Officer Reynosa told appellant that he “had gotten a call of a fight inside the house and [he] asked her what ․ happened.” Appellant explained as follows: she arrived at the residence and had been unable to open the front door with her key. She believed that S.M. had rekeyed the lock. Appellant entered the residence through an unlocked window. She was “very upset.” Appellant “grabbed ․ what she described as a butter knife off of the kitchen counter and went upstairs to confront her sister [S.M.].” Upon entering her sister's bedroom, appellant “began yelling at [S.M.] ․ and ․ was holding the butter knife in her right hand and was pointing it at S.M.” When S.M. told her to get out and threatened to call the police, appellant made “downward stabbing motion[s]” toward “the bedding ․ that S.M. had pulled up over her.” Appellant's intent was “to scare S.M.” Appellant “then ran back downstairs and put the knife in the kitchen sink.”

Appellant testified as follows: She had been living at the residence for two weeks. After entering the residence through a window, she grabbed a butter knife in “the heat of the moment.” She “wanted to scare [S.M.].” While holding the knife, she approached S.M., who was sitting on her bed. Appellant was “yelling at her and cussing at her and telling her, ․ ‘why did you ․ change the locks?’ ” When appellant “got close ․ with the knife, [S.M.] covered herself with the blanket and started kicking her legs.” Appellant was “pretty sure [the knife] probably did touch the blanket[ ] because [S.M.] was kicking it, and [appellant] was right there, like, touching the bed.” The part of the knife that touched the blanket was the blade - “[t]he part where you would ․ cut ․ toast and stuff.”

Alleged Miranda Violation

Appellant claims that her “constitutional rights were violated” because Officer Reynosa did not inform her of “her Miranda rights before detaining and questioning her.” Based on the alleged Miranda violation, appellant moved to exclude her statements to Officer Reynosa. The juvenile court denied the motion. It found that appellant was not subjected to custodial interrogation.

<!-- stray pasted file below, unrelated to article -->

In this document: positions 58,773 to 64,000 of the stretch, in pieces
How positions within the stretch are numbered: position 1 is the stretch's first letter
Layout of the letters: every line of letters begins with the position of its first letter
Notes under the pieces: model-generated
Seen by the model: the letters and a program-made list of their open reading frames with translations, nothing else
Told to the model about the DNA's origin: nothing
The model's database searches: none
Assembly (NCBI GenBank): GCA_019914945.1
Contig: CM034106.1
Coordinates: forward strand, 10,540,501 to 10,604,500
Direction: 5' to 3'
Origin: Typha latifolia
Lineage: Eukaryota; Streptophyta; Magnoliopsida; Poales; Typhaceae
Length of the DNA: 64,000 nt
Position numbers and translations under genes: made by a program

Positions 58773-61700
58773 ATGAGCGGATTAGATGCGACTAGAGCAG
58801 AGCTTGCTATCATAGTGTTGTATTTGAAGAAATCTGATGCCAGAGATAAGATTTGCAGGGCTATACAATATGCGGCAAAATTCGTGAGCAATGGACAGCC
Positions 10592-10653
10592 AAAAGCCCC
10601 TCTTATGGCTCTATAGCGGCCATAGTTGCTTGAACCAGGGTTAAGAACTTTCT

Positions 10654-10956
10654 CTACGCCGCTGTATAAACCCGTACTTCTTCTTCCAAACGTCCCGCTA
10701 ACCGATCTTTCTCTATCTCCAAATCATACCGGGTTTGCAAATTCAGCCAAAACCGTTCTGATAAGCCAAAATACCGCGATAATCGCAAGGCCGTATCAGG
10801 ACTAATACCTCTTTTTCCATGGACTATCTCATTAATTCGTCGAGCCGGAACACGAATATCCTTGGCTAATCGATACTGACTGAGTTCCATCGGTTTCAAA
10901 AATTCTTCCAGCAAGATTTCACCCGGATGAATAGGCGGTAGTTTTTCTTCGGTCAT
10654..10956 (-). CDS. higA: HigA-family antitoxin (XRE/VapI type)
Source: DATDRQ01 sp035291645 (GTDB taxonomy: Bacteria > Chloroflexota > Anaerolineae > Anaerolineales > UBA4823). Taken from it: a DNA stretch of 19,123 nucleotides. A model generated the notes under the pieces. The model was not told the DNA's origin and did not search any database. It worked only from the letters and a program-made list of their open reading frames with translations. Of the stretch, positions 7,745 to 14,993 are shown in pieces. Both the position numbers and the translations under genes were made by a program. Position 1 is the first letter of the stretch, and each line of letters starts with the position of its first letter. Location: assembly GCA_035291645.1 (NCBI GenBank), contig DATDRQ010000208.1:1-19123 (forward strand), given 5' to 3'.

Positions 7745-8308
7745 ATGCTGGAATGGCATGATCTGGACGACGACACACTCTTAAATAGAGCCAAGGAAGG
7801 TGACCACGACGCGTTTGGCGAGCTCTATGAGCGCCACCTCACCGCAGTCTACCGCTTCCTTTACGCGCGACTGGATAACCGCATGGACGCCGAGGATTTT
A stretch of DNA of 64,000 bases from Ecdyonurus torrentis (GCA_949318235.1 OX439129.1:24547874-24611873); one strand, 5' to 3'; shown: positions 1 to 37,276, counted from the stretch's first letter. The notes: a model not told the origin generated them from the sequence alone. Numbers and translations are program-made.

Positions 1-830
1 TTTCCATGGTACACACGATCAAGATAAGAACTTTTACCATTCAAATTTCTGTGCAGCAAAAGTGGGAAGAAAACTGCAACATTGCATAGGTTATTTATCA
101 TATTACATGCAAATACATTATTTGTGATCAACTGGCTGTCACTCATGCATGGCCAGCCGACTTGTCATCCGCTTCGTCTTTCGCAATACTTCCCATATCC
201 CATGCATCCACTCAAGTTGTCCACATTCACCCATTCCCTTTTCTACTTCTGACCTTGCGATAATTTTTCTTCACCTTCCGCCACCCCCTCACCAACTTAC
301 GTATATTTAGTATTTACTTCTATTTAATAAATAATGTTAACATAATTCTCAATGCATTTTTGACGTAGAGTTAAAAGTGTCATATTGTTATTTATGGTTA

“We apply a de novo standard of review to a trial court's denial of a motion to suppress [sic, exclude] under Miranda insofar as the trial court's underlying decision entails a measurement of [as here] undisputed facts against the law.” (People v. Riva (2003) 112 Cal.App.4th 981, 988.)

“It is settled that Miranda advisements are required only when a person is subjected to ‘custodial interrogation.’ [Citations.]” (People v. Davidson (2013) 221 Cal.App.4th 966, 970.) “An interrogation is custodial when ‘a person has been taken into custody or otherwise deprived of his freedom of action in any significant way.’ [Citation.] The test for Miranda custody is, ‘ “would a reasonable person have felt he or she was not at liberty to terminate the interrogation and leave.” ’ [Citation.] The objective circumstances of the interrogation are examined, not the ‘ “subjective views harbored by either the interrogating officers or the person being questioned.” ’ [Citation.]” (People v. Kopatz (2015) 61 Cal.4th 62, 80.)

In determining whether a person was subjected to custodial interrogation, “[t]he totality of the circumstances is considered and includes ‘(1) whether the suspect has been formally arrested; (2) absent formal arrest, the length of the detention; (3) the location; (4) the ratio of officers to suspects; and (5) the demeanor of the officer, including the nature of the questioning.’ [Citation.] Additional factors are whether the officer informed the person he or she was considered a witness or suspect, whether there were restrictions on the suspect's freedom of movement, whether the police were aggressive, confrontational, and/or accusatory, and whether the police used interrogation techniques to pressure the suspect. [Citation.]” (People v. Davidson, supra, 221 Cal.App.4th at p. 972.)